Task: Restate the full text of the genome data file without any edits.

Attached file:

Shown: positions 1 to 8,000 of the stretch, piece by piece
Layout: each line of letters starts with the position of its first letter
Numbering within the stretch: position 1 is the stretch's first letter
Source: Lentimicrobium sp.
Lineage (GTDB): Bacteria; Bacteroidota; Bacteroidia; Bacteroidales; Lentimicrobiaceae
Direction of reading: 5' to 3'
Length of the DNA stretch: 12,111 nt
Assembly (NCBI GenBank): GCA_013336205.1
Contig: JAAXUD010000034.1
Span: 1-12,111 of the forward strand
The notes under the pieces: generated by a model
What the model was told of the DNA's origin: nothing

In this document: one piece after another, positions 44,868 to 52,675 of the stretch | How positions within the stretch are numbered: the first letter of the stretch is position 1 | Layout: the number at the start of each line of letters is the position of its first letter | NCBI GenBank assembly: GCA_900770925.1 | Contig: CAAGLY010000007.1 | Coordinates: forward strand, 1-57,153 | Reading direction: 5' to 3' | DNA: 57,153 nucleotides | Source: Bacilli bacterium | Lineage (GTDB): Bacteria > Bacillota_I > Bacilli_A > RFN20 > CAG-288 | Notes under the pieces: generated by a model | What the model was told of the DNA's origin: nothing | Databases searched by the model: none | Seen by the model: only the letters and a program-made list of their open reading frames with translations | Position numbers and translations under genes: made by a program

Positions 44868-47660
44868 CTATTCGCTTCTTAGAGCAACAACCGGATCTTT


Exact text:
Shown: positions 1 to 8,000 of the stretch, piece by piece
Layout: each line of letters starts with the position of its first letter
Numbering within the stretch: position 1 is the stretch's first letter
Source: Lentimicrobium sp.
Lineage (GTDB): Bacteria; Bacteroidota; Bacteroidia; Bacteroidales; Lentimicrobiaceae
Direction of reading: 5' to 3'
Length of the DNA stretch: 12,111 nt
Assembly (NCBI GenBank): GCA_013336205.1
Contig: JAAXUD010000034.1
Span: 1-12,111 of the forward strand
The notes under the pieces: generated by a model
What the model was told of the DNA's origin: nothing

In this document: one piece after another, positions 44,868 to 52,675 of the stretch | How positions within the stretch are numbered: the first letter of the stretch is position 1 | Layout: the number at the start of each line of letters is the position of its first letter | NCBI GenBank assembly: GCA_900770925.1 | Contig: CAAGLY010000007.1 | Coordinates: forward strand, 1-57,153 | Reading direction: 5' to 3' | DNA: 57,153 nucleotides | Source: Bacilli bacterium | Lineage (GTDB): Bacteria > Bacillota_I > Bacilli_A > RFN20 > CAG-288 | Notes under the pieces: generated by a model | What the model was told of the DNA's origin: nothing | Databases searched by the model: none | Seen by the model: only the letters and a program-made list of their open reading frames with translations | Position numbers and translations under genes: made by a program

Positions 44868-47660
44868 CTATTCGCTTCTTAGAGCAACAACCGGATCTTT